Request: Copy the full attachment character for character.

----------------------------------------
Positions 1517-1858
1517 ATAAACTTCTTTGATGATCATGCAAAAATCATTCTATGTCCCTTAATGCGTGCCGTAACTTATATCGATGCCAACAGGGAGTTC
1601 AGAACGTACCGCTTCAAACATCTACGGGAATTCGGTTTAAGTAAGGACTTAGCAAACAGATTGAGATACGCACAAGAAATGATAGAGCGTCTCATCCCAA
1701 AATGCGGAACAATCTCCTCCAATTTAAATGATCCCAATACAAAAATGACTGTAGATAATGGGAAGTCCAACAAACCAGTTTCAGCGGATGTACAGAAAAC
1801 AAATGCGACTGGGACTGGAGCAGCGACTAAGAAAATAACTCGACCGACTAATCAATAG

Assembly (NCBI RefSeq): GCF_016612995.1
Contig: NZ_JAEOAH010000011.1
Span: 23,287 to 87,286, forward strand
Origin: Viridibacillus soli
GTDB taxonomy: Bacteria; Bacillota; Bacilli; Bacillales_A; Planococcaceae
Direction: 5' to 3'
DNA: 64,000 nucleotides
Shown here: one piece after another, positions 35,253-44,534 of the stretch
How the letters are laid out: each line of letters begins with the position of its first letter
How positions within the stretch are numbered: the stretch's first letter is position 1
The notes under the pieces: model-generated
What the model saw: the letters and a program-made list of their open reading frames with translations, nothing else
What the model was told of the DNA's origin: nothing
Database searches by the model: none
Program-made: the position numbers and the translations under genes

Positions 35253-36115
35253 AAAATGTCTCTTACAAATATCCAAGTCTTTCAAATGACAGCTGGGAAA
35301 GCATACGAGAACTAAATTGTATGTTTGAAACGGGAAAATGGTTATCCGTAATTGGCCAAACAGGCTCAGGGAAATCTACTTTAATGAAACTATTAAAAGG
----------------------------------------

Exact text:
Positions 1517-1858
1517 ATAAACTTCTTTGATGATCATGCAAAAATCATTCTATGTCCCTTAATGCGTGCCGTAACTTATATCGATGCCAACAGGGAGTTC
1601 AGAACGTACCGCTTCAAACATCTACGGGAATTCGGTTTAAGTAAGGACTTAGCAAACAGATTGAGATACGCACAAGAAATGATAGAGCGTCTCATCCCAA
1701 AATGCGGAACAATCTCCTCCAATTTAAATGATCCCAATACAAAAATGACTGTAGATAATGGGAAGTCCAACAAACCAGTTTCAGCGGATGTACAGAAAAC
1801 AAATGCGACTGGGACTGGAGCAGCGACTAAGAAAATAACTCGACCGACTAATCAATAG

Assembly (NCBI RefSeq): GCF_016612995.1
Contig: NZ_JAEOAH010000011.1
Span: 23,287 to 87,286, forward strand
Origin: Viridibacillus soli
GTDB taxonomy: Bacteria; Bacillota; Bacilli; Bacillales_A; Planococcaceae
Direction: 5' to 3'
DNA: 64,000 nucleotides
Shown here: one piece after another, positions 35,253-44,534 of the stretch
How the letters are laid out: each line of letters begins with the position of its first letter
How positions within the stretch are numbered: the stretch's first letter is position 1
The notes under the pieces: model-generated
What the model saw: the letters and a program-made list of their open reading frames with translations, nothing else
What the model was told of the DNA's origin: nothing
Database searches by the model: none
Program-made: the position numbers and the translations under genes

Positions 35253-36115
35253 AAAATGTCTCTTACAAATATCCAAGTCTTTCAAATGACAGCTGGGAAA
35301 GCATACGAGAACTAAATTGTATGTTTGAAACGGGAAAATGGTTATCCGTAATTGGCCAAACAGGCTCAGGGAAATCTACTTTAATGAAACTATTAAAAGG